Cats and balconies are a risky mix. Cats are born adventurers and might see a second or even third floor balcony as a gate to the outside world. Although cats are good at balancing on railings, they could get a fright and fall, or see a passing bird and instinctively pounce.
Vets tell too many sad stories of cats who have lived successfully with unrestricted balcony access for years, only to suffer a tragic accident later in their lives. It only takes one slip. The old adage that ‘cats always land on their feet’ is simply not true. Falls often result in broken limbs, jaws, or pelvic bones, as well as causing internal injury, which is not always immediately apparent. Some falls can be fatal.
Fortunately, balconies can be adapted easily and inexpensively to become spaces where cats can safely enjoy outdoor time. Enclosed balcony access enables cats to experience the outside world safely. Exposure to fresh air and sunshine, breezes and scents, and neighbourhood sights and noises are all psychologically beneficial for feline health.
Balcony cat-nets are a simple and highly effective choice when installed from floor to rooftop. A range of specially designed cat safety nets are available, the netting is UV and chew resistant, making the nets secure and durable. Transparent versions are available to comply with building regulations and keep balconies looking tidy without obstructing views. If you are renting and unable to affix any permanent frames to the property, there are small portable cat enclosures perfect for balcony spaces which can then be disassembled when you move.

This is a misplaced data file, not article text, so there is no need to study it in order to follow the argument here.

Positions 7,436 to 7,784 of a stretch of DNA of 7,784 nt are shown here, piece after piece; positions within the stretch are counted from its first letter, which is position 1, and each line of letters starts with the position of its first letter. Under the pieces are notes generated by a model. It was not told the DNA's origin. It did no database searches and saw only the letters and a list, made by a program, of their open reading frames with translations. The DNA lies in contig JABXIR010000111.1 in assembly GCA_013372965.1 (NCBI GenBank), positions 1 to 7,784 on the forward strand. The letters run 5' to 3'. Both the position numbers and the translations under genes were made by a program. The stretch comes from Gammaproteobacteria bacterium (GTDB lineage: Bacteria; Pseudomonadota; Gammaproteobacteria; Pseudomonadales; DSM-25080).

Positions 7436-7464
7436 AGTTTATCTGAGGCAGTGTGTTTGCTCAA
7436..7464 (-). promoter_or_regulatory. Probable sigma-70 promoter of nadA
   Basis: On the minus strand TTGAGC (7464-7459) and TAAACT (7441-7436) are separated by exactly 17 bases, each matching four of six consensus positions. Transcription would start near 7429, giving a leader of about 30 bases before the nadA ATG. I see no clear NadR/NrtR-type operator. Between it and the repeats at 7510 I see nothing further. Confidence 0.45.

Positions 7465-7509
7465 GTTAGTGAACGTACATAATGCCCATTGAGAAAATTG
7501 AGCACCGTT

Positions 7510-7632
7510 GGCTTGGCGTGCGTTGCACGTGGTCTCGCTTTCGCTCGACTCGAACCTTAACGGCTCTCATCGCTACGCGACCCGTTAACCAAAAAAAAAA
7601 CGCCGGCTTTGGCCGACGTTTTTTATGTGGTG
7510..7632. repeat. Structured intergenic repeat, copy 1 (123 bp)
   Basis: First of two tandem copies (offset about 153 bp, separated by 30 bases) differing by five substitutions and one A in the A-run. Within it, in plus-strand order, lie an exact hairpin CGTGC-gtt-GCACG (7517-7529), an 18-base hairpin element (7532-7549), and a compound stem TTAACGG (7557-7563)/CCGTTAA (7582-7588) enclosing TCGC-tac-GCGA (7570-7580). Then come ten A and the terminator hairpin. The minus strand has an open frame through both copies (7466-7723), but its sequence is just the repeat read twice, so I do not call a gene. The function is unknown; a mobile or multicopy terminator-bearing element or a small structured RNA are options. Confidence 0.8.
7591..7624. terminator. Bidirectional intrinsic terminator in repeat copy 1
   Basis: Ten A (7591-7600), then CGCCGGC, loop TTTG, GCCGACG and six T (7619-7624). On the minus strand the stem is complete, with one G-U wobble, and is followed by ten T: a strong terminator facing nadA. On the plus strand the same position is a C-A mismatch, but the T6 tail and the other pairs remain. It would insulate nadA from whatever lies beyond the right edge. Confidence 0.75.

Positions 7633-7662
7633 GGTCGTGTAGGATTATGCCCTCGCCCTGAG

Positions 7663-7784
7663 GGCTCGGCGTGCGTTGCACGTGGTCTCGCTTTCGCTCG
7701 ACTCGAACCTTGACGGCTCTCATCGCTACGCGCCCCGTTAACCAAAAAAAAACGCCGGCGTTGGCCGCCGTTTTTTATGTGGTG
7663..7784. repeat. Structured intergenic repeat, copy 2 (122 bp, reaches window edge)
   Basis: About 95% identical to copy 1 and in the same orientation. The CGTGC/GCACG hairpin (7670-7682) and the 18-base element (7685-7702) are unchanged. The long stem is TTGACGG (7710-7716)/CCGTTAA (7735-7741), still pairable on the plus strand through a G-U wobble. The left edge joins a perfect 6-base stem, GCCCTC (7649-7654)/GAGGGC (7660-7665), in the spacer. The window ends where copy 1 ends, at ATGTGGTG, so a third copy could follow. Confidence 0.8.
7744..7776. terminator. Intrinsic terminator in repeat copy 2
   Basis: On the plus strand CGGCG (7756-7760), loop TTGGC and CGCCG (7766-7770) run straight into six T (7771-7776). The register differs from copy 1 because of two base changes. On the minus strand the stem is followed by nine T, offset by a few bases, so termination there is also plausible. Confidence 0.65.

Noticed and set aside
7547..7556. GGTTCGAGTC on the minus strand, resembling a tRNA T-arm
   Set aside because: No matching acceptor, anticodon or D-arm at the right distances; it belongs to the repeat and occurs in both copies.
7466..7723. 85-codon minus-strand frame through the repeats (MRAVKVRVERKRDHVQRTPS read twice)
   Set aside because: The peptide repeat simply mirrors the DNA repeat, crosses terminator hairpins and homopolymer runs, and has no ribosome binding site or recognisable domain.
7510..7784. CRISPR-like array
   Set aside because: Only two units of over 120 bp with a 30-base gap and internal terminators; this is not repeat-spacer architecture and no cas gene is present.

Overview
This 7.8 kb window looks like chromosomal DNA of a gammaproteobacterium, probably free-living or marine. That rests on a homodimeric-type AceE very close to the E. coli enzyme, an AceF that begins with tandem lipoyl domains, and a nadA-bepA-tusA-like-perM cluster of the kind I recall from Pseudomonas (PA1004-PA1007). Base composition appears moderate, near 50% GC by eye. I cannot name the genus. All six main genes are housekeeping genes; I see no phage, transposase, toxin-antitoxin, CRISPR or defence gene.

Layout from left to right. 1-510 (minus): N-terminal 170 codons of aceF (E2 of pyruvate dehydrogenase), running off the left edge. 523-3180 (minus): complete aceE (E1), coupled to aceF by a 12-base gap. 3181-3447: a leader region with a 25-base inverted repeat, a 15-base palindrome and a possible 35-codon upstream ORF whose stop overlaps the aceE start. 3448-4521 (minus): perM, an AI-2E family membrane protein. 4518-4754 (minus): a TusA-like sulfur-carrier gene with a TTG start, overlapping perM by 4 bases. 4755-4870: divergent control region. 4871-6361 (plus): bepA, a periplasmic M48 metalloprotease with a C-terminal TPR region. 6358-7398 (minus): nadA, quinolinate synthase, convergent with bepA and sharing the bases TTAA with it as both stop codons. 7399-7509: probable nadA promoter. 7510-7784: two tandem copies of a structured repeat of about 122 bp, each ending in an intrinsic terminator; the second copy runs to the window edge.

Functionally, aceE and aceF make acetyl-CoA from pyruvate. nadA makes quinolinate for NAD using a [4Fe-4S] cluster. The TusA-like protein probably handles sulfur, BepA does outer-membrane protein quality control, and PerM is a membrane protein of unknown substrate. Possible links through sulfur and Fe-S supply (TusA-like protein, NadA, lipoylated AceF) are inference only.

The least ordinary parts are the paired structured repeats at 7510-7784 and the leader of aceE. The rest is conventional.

Once your balcony is safely enclosed, add some items of feline interest to make the catio a special place for your cat. Maximise the use of vertical space by installing perches. Perches are a great addition, as they allow for elevated views over the neighbourhood and are fun for climbing, playing and even napping.
Add cat-friendly potted plants such as cat grass, catnip or cat mint. This feline-friendly greenery makes a lovely contribution to the beauty of your balcony and will give your cat something delicious to nibble on. Just keep in mind that some plants can be toxic to cats. If your cat does not have immediate access to inside the home when on the balcony, always ensure you provide fresh water and a litter tray on the balcony.
Once you have the area set up, it’s a good idea to sit on the balcony with your cat a few times before leaving them out there on their own, to ensure the area is escape proof and to show your cat it’s a nice area to spend time. Enjoy turning your balcony into a safe, enriched environment for your cat and a visually beautiful space where you can happily relax together.
Catnets are experts when it comes to cat netting, visit catnets.com.au for a fantastic range of products and accessories – everything you need to create your own special catio.
For general advice on cat care and everything feline, call the Cat Protection Society of NSW on 02 9557 4818 or visit catprotection.org.au